Take Me To Your Leader Writer

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...has written more leaders (newspaper editorials) than anyone alive or dead, an honour still to be recognised by the Guiness Book of Records or the Nobel judges. I have produced them for the Daily Mirror, Daily Mail, Sunday Mirror, Today, the Sunday People, the Evening Post (Hemel Hempstead), the Caithness Courier and the Student (Edinburgh). My creed is: Have opinions, Will travel.

Wednesday 17 May 2017

How Rhodri Morgan beat the Blair machine (eventually)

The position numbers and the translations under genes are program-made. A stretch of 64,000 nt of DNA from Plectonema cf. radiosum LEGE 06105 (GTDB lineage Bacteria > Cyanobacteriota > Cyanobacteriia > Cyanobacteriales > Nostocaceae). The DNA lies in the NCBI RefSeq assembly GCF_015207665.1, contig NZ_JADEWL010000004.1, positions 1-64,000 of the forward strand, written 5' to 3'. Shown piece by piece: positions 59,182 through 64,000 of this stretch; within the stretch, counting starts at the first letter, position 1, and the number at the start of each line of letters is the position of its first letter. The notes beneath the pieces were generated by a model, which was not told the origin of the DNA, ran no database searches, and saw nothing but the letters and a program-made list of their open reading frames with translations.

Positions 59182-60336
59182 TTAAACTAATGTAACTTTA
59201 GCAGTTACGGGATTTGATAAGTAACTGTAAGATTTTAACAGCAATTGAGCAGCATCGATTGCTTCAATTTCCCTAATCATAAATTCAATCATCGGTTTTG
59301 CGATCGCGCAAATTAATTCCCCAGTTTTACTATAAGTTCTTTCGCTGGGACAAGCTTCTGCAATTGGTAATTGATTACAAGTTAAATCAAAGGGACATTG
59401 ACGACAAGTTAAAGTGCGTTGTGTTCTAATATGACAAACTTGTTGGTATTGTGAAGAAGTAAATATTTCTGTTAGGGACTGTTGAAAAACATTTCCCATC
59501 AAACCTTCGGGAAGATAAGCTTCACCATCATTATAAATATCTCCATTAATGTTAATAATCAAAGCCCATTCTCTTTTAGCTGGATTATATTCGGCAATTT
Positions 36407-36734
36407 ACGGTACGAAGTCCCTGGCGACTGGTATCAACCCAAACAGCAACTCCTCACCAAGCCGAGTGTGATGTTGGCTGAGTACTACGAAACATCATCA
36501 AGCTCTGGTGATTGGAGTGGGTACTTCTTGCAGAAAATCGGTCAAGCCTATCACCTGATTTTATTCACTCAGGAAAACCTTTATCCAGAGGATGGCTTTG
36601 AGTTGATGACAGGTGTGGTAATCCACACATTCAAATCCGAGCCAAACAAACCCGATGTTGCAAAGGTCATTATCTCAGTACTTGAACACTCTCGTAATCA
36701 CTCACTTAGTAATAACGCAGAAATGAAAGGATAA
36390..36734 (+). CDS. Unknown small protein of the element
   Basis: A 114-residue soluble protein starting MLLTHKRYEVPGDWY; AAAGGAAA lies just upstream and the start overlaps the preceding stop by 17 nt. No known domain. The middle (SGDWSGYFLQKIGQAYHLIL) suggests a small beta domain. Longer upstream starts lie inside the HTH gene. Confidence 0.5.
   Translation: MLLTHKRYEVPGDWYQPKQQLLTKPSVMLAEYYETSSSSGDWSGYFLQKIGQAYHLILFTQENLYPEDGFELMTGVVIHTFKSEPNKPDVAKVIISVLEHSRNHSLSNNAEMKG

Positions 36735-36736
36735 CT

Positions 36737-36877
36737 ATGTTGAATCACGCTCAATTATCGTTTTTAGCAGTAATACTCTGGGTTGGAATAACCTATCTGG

The death of Rhodri Morgan brings back to me my shameful involvement in the Blair machine's attempts to prevent him becoming the first First Secretary of the Welsh Assembly. When in the early years of the 1997 New Labour government the assembly was established, the contest to become its first leader was between Rhodri and Ron Davies, who as a member of the cabinet had been responsible for steering the Bill through Parliament. My view was that although Davies was described as the architect of the assembly, he was much more focussed on being part of the Westminster team whereas Morgan was a proper Welsh-focussed politician. But the Campbell-Mandelson axis got in touch with Piers Morgan and told him the Mirror should be supporting Ron Davies, which Piers readily agreed to (he always did in those days). So the Mirror backed Ron Davies (in other words, I wrote the leader saying he should be First Secretary). And he won. He never took up the post, though. I well remember the moment when I heard he had been caught in a "moment of madness" on Clapham Common. I was waiting to get on a ferry back to the mainland from the Isle of Wight. I wrote a leader when on the ferry but had to change it a bit when we landed as by then Davies had resigned. It seemed like fate had intervened and the right man was going to get the job after all. But no, that wasn't acceptable to the Blairites. They insisted on putting up Alun Michael, another of their acceptable ministers, against Rhodri when, of course he should just have got the job unchallenged. But he wasn't a politician No. 10 could control. I think I managed to keep the Mirror out of this election but, even so, once again Rhodri lost out. And once again the machinating Blair operation showed it was too clever, and too controlling, by half. Michael didn't last and finally Rhodri Morgan got the job he really wanted (his predecessors didn't seem too interested - it was just a career move for them) and to which he was perfectly suited. Rhodri Morgan never forgave the Mirror and rightly so. But at least he did lead the Welsh Assembly and proved how right he was for the role. It also proved what I had always believed, that if you were going to devolve power, you had to let the people of the devolved regions get on and make their own decisions, not continue to try to control things from London.

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